The Formula 1 community is in mourning following the passing of 25-year old Jules Bianchi on Friday night 17 July 2015. Bianchi had been hospitalised since suffering head trauma during the Japanese Grand Prix on 5 October 2014 and never regained consciousness after the crash..
In a sport that has made enormous developments in driver safety over the past few decades, it comes as a real shock that a driver can die as a result of injuries sustained in a crash during a Grand Prix. Bianchi’s death is a reminder of the inherent dangers in motorsport and the constant need to improve safety wherever possible.
Bianchi’s death marks the second tragedy to befall the Marussia F1 team, after the death of Maria de Villota in October 2013. De Villota was involved in a testing crash in July 2012, as a result of which she lost her right eye. Although she was released from hospital and resumed her public life, on 11 October 2013 De Villota suffered a cardiac arrest, which may have been related to her injuries of a year before. She was dead at just 33-years old.
It’s been 21 years since a driver died as a result of a crash on a Grand Prix weekend. The last driver to do so before Bianchi was, of course, Ayrton Senna. I remember watching Senna’s crash live on television and I remember vividly watching the 2014 Japanese Grand Prix and fearing a similar fate for Bianchi. I’m sure the loss I feel in the wake of Bianchi’s death is but a shadow of the anguish his family is going through. My thoughts are with them at this very difficult time.
Jules Bianchi was a phenomenal talent. He won races in Formula 2, Formula 3, Gp2 and Formula Renault 3.5 before progressing to Formula 1, where he immediately impressed. He scored the first ever points (and only points to-date) for the Marussia F1 team when he finished 9th at the 2014 Monaco Grand Prix.
As a member of the Ferrari Driver Academy, Bianchi was frequently speculated to be in the running for a Ferrari Formula 1 drive, which could well have happened if not for his fatal injury. Bianchi was Ferrari’s test and reserve driver in 2011 and fulfilled the same role for Force India in 2012 before making his F1 race debut in 2013 for Marussia.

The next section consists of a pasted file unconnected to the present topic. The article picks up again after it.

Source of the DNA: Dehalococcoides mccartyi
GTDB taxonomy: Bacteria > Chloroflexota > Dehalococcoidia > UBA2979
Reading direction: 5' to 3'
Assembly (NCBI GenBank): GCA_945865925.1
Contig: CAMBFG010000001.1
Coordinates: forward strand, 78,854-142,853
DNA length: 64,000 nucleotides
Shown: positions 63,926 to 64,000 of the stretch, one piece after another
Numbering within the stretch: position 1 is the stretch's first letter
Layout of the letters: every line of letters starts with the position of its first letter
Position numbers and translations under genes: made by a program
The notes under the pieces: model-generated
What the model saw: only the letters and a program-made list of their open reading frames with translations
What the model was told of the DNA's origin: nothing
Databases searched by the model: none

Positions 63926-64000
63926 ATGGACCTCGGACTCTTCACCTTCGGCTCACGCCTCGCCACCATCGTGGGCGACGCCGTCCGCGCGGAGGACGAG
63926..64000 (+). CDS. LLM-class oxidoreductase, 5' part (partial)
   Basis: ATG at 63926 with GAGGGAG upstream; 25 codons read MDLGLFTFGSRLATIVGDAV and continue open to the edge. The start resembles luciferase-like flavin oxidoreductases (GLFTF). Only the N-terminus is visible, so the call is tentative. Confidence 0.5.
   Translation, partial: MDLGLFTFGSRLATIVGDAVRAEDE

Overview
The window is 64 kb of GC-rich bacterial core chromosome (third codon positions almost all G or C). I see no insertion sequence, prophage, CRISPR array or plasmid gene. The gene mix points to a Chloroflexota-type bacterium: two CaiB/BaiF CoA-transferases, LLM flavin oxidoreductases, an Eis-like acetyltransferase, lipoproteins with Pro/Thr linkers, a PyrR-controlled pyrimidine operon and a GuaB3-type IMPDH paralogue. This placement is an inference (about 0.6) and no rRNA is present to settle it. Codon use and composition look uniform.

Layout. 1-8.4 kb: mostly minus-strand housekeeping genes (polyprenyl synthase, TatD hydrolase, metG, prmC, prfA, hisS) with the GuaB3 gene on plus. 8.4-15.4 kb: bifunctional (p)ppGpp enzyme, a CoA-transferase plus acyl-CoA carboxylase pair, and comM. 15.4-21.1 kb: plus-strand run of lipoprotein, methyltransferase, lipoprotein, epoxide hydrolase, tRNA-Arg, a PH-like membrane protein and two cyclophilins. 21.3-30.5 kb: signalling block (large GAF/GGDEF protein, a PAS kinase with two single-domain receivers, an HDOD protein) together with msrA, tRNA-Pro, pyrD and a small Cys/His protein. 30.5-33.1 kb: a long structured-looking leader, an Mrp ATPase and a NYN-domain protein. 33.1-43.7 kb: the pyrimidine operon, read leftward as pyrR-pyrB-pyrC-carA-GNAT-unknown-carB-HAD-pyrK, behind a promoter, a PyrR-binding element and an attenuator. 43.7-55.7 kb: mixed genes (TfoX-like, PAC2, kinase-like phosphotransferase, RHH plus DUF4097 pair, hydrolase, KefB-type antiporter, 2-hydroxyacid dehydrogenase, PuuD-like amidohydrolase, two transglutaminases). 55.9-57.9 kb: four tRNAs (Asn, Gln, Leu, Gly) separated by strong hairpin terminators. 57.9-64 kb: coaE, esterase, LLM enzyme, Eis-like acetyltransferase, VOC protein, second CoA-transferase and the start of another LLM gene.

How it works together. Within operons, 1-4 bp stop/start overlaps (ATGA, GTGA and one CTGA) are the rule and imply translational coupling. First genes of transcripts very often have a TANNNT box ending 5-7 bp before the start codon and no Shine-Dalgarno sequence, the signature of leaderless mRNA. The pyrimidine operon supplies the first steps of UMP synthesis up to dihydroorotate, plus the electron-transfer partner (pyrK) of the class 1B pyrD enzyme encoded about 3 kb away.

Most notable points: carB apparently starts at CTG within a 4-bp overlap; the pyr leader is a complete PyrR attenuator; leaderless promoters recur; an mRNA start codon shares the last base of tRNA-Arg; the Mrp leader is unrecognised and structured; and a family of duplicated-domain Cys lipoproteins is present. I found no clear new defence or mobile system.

Bianchi was considered by many to be a future race winner and potential world champion. In that respect, and in terms of his clear skill behind the wheel of a racing car, comparisons can be drawn with the late Gilles Villeneuve, who is considered one of the great talents of Formula 1 but died without a championship to his name.
Early on Saturday morning 18 July 2015, the Bianchi family released the following statement:
It is with deep sadness that the parents of Jules Bianchi, Philippe and Christine, his brother Tom and sister Mélanie, wish to make it known that Jules passed away last night at the Centre Hospitalier Universitaire (CHU) in Nice, (France) where he was admitted following the accident of 5th October 2014 at Suzuka Circuit during the Japanese Formula 1 Grand Prix.
“Jules fought right to the very end, as he always did, but today his battle came to an end,” said the Bianchi family. “The pain we feel is immense and indescribable. We wish to thank the medical staff at Nice’s CHU who looked after him with love and dedication. We also thank the staff of the General Medical Center in the Mie Prefecture (Japan) who looked after Jules immediately after the accident, as well as all the other doctors who have been involved with his care over the past months.
“Furthermore, we thank Jules’ colleagues, friends, fans and everyone who has demonstrated their affection for him over these past months, which gave us great strength and helped us deal with such difficult times. Listening to and reading the many messages made us realise just how much Jules had touched the hearts and minds of so many people all over the world.
“We would like to ask that our privacy is respected during this difficult time, while we try to come to terms with the loss of Jules.”
Spanish former Formula 1 test driver Maria de Villota has been found dead in a hotel room in Spain. She was 33 years old.